This is 'Black Metal' as it should be; furious, fast and relentless with a relatively lo-fi sound, though definitely not lacking in bass compared to some releases. Equipment hiss, lack of "good production" and tracks that carelessly end with no volume fade-out add to the aesthetic and stay true to the genre. Black metal is often ruined with excessive attempts at "improving" the sound and mixing the vocals loud and upfront with horrific samples added to the drums. This is not one of those albums. The blast beats are brutal and messy like they should be and the guitars and vocals move in and out, breathing and often getting muddled up in the drums to create a ball of oppressive noise. The overall sound is still 'good' enough so that the drums explode when they need to and the vocals, bass and guitars can be distinguished. The vocals are excellent and fit the music perfectly ranging from shrieks of madness to more guttural almost death metal growls. There is a good balance of blast beats and breakdowns with some very notable riffs along the way. The album is short, but there is enough space for a few surprises like a tasty guitar lead on "Psilocybe" and even a piano track, "Leviathan's Tail" which was certainly not expected.

The execution is raw and chaotic, the atmosphere is ritualistic and "religious". The music channels hatred and euphoria alike and it is clear that these "barbarians" have been honing their craft with conviction and devotion.

The gates to the spiritual chaos have been opened by Xaplen and all manner of depraved entities and incessant spirits seek to cross The Abyss into the realm of man.

Those who revel in chaos and destruction would do well to recite the Black Rites.

Review written by: Evceles
Rating: 7,5/10

Recommended by Terra Relicta

Band: Ugasanie
Album title: The Dark Side
Release date: 19 September 2015
Label: Black Mara Records

Ugasanie takes a vacation from his often polar dark ambient style, to give us a truly eerie album! White Silence's “To The Lord Of The Polar Desert With Seven Faces” and “Arctic Hysteria” on Call Of The North gave us a hint of some of the creepier territory that Ugasanie was comfortable in. However these tracks were part of greater polar-themed albums. The Dark Side takes us to a whole new place with Ugasanie, down the deep dark corridors of the underworld itself. The Dark Side is an ode to death and eternity, where you will hear field recordings captured in places such as morgues and cemeteries. It is a prayer to Mara, the Slavic goddess associated with seasonal rites based on the idea of death and rebirth of nature. She is associated with death, winter, and nightmares. A very fitting patroness for Ugasanie and a fitting name for the fledgling label Black Mara, which specializes in dark ambient. The darkness Ugasanie portrays here is as cinematic as it is unnerving, yet it is never too harsh or overwhelming for the listener. It holds us tightly in Mara’s embrace and keeps us there from beginning to end. Ugasanie has shown us the darkness of Mara, goddess of death, in a brilliant collection of tracks. This album is highly recommended for any fan of dark ambient with equal amounts of subtlety and aggression.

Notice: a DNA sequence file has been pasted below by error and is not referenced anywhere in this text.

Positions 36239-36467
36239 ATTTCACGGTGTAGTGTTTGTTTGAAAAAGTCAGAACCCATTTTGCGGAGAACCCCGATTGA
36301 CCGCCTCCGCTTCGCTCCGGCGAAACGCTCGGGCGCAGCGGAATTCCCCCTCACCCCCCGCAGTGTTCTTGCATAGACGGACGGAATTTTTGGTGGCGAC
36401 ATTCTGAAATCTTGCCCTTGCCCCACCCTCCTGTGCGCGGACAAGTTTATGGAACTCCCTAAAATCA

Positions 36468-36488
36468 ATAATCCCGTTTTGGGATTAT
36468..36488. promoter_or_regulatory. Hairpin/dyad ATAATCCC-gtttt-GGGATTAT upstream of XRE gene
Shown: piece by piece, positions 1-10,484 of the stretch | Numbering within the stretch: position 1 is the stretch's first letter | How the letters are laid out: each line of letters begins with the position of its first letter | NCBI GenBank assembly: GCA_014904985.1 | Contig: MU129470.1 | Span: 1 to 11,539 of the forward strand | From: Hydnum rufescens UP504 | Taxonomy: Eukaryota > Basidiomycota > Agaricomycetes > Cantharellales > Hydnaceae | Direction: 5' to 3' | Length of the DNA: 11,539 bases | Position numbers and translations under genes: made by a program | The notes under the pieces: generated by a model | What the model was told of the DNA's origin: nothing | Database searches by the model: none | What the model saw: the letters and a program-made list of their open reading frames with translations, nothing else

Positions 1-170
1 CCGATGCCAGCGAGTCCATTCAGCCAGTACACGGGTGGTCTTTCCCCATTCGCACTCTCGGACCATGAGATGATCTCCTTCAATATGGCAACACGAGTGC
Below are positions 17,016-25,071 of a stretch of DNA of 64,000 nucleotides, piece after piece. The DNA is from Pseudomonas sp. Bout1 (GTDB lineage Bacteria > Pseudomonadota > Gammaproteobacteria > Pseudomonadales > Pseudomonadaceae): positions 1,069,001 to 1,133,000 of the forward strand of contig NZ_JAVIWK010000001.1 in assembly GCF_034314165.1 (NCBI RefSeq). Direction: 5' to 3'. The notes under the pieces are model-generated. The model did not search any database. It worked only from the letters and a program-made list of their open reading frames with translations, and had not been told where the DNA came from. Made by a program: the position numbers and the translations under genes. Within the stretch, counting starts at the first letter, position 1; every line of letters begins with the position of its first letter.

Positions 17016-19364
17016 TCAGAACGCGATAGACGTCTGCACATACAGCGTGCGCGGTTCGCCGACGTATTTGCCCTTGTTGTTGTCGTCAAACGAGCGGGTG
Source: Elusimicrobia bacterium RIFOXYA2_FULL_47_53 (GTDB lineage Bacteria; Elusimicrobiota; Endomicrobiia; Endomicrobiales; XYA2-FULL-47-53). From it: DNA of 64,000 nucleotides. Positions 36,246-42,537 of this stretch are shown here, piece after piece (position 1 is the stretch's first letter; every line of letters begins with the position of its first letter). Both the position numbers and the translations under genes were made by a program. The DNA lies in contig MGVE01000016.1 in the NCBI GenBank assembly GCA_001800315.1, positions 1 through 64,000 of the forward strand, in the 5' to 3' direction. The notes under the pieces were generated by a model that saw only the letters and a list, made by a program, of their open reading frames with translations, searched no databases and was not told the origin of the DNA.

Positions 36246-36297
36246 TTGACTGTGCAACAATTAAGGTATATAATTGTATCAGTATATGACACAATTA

Read a full review HERE